I’ve been practicing yoga for over a dozen years, ever since my daughter brought yoga home from college. But, I’m still a dabbler: I go to different studios, learn from different teachers, and have taken many different classes. Alas, all these studios and teachers and classes have led to a lot of different cues buzzing around my head.
Recently, I took all those yoga “buzzes” to a 3-day retreat at the Sivananda Ashram in the Bahamas. Wow! What a wonderful experience! Best of all, it opened me up to a whole new understanding of yoga.
At my regular round of classes, the emphasis is often on listening to the teacher first. The teachers talk to my brain and then I talk my body into the pose. They said “stand with your legs spread wide so the wrists are over the ankles and then make sure your back foot is almost turned at a 90 degree angle and rotate your thigh internally and always breathe!” Only after listening are you allowed to actually spread your legs and do whatever. In fact, if I moved while they were still cueing, some of my teachers would jokingly call me a “future yogi” and then ask that I just listen to them talk.
At Sivananda, the focus is just the opposite. I was told to start by listening to my body, not to start by listening to the cues of my teacher or the buzzes from other teachers in my head.
What a difference! The teacher said “Warrior 1,” so I got into Warrior 1. I didn’t worry about alignment or turning just so or trying to line everything up; I didn’t think of all those different cues from all those different teachers. I just got into Warrior 1. And then, instead of waiting for the teacher or thinking back to their cues, I listened to my body. I felt my legs, realized they weren’t solid, so I searched my brain and found the right cues for me. After planting my front hip and rotating my thigh internally, I was solid and comfortable.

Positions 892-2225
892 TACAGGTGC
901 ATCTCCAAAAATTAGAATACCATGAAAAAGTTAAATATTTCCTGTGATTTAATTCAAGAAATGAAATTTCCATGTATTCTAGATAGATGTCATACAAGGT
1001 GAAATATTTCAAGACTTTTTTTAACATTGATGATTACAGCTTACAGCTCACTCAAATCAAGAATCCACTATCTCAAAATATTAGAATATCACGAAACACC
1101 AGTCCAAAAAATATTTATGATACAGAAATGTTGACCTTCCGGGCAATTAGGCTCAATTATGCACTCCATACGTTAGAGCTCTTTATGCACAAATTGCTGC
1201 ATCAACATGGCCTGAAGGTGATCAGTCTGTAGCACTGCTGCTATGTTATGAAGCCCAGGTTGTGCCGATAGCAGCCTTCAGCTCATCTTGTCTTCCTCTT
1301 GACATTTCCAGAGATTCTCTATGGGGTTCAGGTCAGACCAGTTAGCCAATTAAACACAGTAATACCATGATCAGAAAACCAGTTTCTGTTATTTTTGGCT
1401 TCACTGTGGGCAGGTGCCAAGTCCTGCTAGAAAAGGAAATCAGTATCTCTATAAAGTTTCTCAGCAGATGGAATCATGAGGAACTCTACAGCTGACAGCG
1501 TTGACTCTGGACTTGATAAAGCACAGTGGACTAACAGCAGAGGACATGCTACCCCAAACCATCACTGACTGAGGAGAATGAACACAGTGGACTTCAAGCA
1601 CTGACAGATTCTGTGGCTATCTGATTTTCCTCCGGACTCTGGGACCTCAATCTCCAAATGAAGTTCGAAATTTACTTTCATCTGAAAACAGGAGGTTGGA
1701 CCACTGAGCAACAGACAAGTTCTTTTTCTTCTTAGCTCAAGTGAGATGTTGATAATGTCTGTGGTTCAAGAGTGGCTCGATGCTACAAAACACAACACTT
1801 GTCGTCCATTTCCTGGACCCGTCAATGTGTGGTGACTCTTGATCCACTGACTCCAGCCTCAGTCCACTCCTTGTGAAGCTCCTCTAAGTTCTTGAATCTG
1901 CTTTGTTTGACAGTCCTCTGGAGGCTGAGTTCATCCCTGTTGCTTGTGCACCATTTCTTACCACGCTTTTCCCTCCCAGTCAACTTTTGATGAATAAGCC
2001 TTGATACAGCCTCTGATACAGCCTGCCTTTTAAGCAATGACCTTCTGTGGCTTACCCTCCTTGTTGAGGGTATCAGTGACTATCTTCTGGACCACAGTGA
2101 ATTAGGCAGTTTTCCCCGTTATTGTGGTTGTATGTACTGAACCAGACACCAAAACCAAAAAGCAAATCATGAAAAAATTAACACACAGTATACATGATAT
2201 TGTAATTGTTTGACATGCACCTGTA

This new process, listening to my body first, was wonderful! My postures were suddenly more solid, more relaxed, but somehow more alive. Now, maybe all of this clicked because I’ve been doing yoga for a while and could get into many of the basic asanas. And maybe, I was just ready for something new. But clearly, listening to my body first is where I am now in my yoga practice. And, it works!
But, even after my wonderful experience at Sivananda, I’m still committed to Susan Yoga: doing yoga my way. I’m not booking a month at another tropical ashram to do intensive teacher training or going to India to study with yogis. I’m just taking the time to listen. Listening to my body first and then to my mind has led to stronger Warriors and deeper Down Dogs. Teachers have always told me to “honor” my body, but only when I started “listening” to my body, rather than all the buzzing, did I finally feel how Down Dog could be a rest pose. I am finally starting to feel my energies align! It’s only taken 12 years.
So, that’s the moral here. I’m listening to my body first, then the cues from all my teachers in my head, and finally practicing Susan Yoga. And you know, Down Dog really can be a resting pose!
Thank you to our guest blogger, Susan Greenwood, for this insightful and entertaining post, and thank YOU for taking this journey with me!
If you'd like to contact Susan firstname.lastname@example.org.
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